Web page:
Another example comes from Genesis 3:16-17. The first words of Genesis 3:16 are el ha-isha amar, “to the-woman [God] said.” This deviation from normal word order, like Example 3, has the effect of focusing “the woman,” as if to say, “this is what God told the woman.” The Hebrew reader naturally wonders, “okay. And what did God tell the man?” Genesis 3:17 answers that question, using the word order ul’adam amar…, “and-to-Adam [God] said…” — that is, “and God told Adam…”

We see the same thing in Genesis 45:22. The verse has two parts. The first begins, “to all [of the brothers] [Joseph] gave….” and the second one, “to Benjamin [Joseph] gave…” The point is to contrast Benjamin with the other brothers.

Hosea 5:7 reads badonai bagadu ki vanim zarim yaldu, “God they-betrayed when/for children alien they-bore.” Again, the point is expressed in English with stress: “they betrayed God by fathering illegitimate children.” Hosea is emphasizing the connection between human action and the divine.

All of these nuances come to light when we take Hebrew word order into account.

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May 5, 2010 - Posted by | general linguistics, translation practice | , , , , , , , , ,

5 Comments »

  1. I agree with you that the grammar of this verse does not suggest itself as an answer to the question who or how. Does this then make the entire first clause adverbial, as an ‘In the beginning when…’?

    Comment by Gareth Hughes | May 7, 2010 | Reply

    • I don’t think so.

      I think we might try to compare Genesis 1:1 to modern sentences that focus the time element.

      For example, “On Friday the jury rendered a verdict.” There are at least two possible ways to assign focus:

      1. [On Monday the jury got the case and] on Friday the jury rendered a verdict.

      2. [It looked like it was going to be a mistrial, but] on Friday the jury rendered a verdict.

      In (1), the point of the sentence is to explain when the jury rendered a verdict, while in (2) the point is to explain that the jury rendered a verdict. Genesis 1:1 is like (1) here.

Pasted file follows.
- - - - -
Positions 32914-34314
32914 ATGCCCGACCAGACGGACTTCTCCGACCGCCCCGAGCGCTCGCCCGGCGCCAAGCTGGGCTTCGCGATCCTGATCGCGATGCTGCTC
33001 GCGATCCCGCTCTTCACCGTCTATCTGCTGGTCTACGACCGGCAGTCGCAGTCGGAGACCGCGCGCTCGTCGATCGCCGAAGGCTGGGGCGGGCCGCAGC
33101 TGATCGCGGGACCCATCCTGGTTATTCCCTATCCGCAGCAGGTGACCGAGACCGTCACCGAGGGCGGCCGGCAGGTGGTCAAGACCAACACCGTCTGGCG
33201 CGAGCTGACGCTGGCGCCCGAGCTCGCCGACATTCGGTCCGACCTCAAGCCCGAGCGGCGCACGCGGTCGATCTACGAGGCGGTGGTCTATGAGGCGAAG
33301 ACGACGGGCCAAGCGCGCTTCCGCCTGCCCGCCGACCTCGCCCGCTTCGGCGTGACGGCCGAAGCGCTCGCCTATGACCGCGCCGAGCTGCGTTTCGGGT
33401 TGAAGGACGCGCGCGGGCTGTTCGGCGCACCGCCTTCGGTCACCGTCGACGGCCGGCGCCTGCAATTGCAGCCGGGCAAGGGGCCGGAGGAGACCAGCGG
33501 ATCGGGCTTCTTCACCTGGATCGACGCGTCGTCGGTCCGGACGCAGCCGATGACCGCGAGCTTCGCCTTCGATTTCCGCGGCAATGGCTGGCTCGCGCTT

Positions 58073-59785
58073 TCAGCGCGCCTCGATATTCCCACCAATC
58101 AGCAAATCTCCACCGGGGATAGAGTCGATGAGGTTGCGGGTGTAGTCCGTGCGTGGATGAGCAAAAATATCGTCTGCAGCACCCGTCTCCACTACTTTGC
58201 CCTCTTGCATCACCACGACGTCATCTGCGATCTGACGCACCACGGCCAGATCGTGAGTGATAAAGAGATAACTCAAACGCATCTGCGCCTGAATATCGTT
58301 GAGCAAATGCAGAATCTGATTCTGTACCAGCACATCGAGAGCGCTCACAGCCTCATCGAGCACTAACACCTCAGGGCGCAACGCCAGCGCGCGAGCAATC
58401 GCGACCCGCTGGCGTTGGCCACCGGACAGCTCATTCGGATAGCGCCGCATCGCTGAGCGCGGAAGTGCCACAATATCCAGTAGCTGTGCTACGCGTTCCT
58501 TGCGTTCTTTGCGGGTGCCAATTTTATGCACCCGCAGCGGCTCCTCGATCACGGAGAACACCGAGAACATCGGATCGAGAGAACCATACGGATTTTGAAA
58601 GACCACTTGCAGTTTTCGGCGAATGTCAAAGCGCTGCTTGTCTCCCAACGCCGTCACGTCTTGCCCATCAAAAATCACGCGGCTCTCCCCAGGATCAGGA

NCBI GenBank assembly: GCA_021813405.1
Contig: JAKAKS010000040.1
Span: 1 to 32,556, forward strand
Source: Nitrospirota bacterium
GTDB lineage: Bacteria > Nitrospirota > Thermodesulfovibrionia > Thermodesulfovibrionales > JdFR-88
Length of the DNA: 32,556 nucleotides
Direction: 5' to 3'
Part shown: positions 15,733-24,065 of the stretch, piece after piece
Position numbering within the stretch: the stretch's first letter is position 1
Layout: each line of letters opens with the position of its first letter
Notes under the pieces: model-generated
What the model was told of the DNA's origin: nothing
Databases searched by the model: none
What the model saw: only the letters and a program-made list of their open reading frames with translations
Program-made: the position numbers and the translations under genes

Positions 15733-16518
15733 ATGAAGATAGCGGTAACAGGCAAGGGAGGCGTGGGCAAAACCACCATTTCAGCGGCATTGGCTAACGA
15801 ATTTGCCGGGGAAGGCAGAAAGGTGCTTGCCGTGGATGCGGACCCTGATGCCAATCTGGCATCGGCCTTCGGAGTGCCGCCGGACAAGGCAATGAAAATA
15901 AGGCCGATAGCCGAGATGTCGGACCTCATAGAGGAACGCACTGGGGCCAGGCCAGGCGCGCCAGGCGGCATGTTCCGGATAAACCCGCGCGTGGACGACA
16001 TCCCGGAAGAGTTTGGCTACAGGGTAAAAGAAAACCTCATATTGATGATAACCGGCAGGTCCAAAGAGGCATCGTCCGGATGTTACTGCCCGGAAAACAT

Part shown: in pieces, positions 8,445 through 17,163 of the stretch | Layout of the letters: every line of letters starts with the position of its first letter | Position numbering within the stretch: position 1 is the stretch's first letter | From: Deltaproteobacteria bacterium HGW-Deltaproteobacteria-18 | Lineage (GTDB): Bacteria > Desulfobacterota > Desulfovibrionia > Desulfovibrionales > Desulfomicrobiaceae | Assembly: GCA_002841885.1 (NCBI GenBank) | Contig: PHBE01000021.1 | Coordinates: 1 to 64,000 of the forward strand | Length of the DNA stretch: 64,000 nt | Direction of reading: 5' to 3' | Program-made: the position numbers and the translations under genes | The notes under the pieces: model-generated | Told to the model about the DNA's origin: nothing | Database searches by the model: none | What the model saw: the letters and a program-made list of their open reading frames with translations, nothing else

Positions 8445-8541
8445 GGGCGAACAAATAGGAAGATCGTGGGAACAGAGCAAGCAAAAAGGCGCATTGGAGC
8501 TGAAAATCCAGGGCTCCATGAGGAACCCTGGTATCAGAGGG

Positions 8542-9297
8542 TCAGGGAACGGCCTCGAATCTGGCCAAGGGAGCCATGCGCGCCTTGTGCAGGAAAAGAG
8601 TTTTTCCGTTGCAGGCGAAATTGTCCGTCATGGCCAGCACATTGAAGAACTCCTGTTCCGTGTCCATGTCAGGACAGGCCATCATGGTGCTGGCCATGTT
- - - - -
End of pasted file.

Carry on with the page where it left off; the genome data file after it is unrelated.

Comment by Joel H. | May 12, 2010 | Reply

      • I see what you are saying, and since you feel strongly that this is the linguistic force, the next step is to figure out what this emphasis imports, correct?

        Could the sense be “At the *beginning* (when God was making the sky and dry land) it was like *this*:…

        ?

        In other words, he is giving us the situation up to the first “let there be.”

        Maybe?

        Comment by WoundedEgo | May 12, 2010

  2. There is an ancient Chinese proverb that I just made up:

    “A translation without emphases is like a song with only one note.”

    I’ve often noted the misplaced emphases in John 8:58. By preserving the word order of the Greek, translations give the wrong impression of where the emphases lie, since in Greek, the words moved to the front are emphasized, where in English, the result is emphasis on the last words:

    John 8:58 Jesus said unto them, Verily, verily, I say unto you, Before Abraham was, I am.

    The proper emphases would look like this:

    Jesus said to them, “Truly, truly I say to you all, *I* am *before* Abraham’s birth.”

    I don’t know of any translations that practice translating emphases, and the result is consistently flat, often misleading readings.

    Excellent post, Joel.

    Comment by WoundedEgo | May 8, 2010 | Reply

  3. [...] have more on Genesis 1:1 here, here, and [...]

    Pingback by On Genesis 1:1 « God Didn't Say That | July 19, 2010 | Reply